adoptive parents. They later divorced for reasons unrelated to the virus. Tim passed away in 2008, and the sisters are now in their 20s and live in Florida. She met her second husband, Joe Samuel, at work. They married in 2007 and moved to Colorado the next year, where their son, Carter, was born. “I had written off the possibility of [bearing] children, but then found it was a real option,” Samuel says. She met with a faculty member at Northwestern University who said that if she switched up her meds and managed her HIV well, the rate of transmission to the child would be less than 2 percent. They would need the help of a fertility specialist, and found a doctor in Winter Park who helped them become pregnant. “After that, my care followed the standard protocol for HIV-positive moms,” she says. “For example, when the baby is born, the mom is given AZT intravenously once she goes into labor. Carter received AZT for the first six weeks of his life. He was declared HIV-negative at age 1 after repeated testing.” Last year, Samuel decided to leave the corporate world to focus on her family. “I had an epiphany about my life and work balance, and I realized that I needed to make the most of my son’s childhood. I was very fortunate to be able to make that choice; and I don’t regret leaving my career for a minute,” she says. For half her life now, Samuel has built a successful career and family life with the specter of AIDS looming over her shoulder, yet she possesses remarkable equanimity about it. Indeed, she views it as a cosmic wake-up call. “Not only can I not imagine my life without HIV, but in some ways my life is better because of it. I appreciate things so much more. I see my son playing and having fun, and I think, ‘Oh my God, how was I able to have that kid?’ What a miracle. If I had given up, I wouldn’t be looking at this 6-year-old or have met my wonderful husband,” she says. “If I die in a few years or in 30 years, I’ll have no regrets.” Watch a video about Samuel discussing the people who positively impacted her life at | 13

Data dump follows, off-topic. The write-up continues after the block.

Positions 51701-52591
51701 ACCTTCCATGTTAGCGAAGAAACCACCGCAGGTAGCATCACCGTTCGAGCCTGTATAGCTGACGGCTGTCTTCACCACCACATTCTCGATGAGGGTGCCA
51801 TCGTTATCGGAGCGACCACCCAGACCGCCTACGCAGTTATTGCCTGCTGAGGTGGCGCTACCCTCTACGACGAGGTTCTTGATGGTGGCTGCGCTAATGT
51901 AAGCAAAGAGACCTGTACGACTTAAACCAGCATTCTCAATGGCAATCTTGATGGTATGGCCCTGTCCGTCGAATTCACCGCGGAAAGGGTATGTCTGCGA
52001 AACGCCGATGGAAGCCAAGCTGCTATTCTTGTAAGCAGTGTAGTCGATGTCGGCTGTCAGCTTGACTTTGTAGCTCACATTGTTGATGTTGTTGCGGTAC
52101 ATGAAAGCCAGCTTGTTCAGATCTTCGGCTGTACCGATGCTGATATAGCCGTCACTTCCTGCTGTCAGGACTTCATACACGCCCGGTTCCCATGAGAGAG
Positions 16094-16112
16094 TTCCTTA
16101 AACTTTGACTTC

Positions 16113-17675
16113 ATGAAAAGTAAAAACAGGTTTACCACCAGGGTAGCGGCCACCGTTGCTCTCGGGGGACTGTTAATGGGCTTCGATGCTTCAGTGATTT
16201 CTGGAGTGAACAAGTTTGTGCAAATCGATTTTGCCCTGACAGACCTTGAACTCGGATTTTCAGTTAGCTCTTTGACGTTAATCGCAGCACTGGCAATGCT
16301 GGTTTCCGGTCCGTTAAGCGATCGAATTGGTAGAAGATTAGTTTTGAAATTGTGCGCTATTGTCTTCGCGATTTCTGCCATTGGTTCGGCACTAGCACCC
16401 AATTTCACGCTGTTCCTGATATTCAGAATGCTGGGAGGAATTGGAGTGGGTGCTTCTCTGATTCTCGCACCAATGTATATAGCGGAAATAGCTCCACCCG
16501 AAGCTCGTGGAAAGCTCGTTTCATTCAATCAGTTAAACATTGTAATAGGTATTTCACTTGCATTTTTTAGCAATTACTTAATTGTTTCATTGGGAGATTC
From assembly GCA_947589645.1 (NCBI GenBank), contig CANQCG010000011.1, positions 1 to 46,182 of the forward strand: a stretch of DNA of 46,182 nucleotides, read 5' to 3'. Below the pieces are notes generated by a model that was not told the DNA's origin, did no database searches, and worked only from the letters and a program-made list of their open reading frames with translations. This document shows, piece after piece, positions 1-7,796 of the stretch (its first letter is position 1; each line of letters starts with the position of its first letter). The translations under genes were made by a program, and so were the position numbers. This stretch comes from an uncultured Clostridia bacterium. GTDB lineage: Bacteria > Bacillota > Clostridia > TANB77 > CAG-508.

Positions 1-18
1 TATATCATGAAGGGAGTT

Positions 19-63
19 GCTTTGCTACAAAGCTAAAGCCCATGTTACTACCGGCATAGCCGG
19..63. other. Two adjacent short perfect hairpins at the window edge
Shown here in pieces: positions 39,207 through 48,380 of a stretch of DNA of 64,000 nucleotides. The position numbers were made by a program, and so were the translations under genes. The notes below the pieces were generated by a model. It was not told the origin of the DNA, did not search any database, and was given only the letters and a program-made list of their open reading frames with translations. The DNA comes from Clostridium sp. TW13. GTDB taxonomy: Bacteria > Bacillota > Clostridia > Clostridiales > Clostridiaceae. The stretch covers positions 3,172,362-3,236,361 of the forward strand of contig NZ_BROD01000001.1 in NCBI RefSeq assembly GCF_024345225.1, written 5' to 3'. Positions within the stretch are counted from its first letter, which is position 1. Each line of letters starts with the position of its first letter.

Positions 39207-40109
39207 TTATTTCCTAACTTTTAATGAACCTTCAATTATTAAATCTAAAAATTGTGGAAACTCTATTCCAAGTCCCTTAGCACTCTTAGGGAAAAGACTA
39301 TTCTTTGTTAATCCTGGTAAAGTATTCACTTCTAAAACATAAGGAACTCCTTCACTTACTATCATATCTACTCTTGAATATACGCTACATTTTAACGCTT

A guide to the lovely, strange, and notable floras of Rollins. And the stories behind them.

By Jay Hamburg

Photos by Scott Cook Styling by Candice Stevens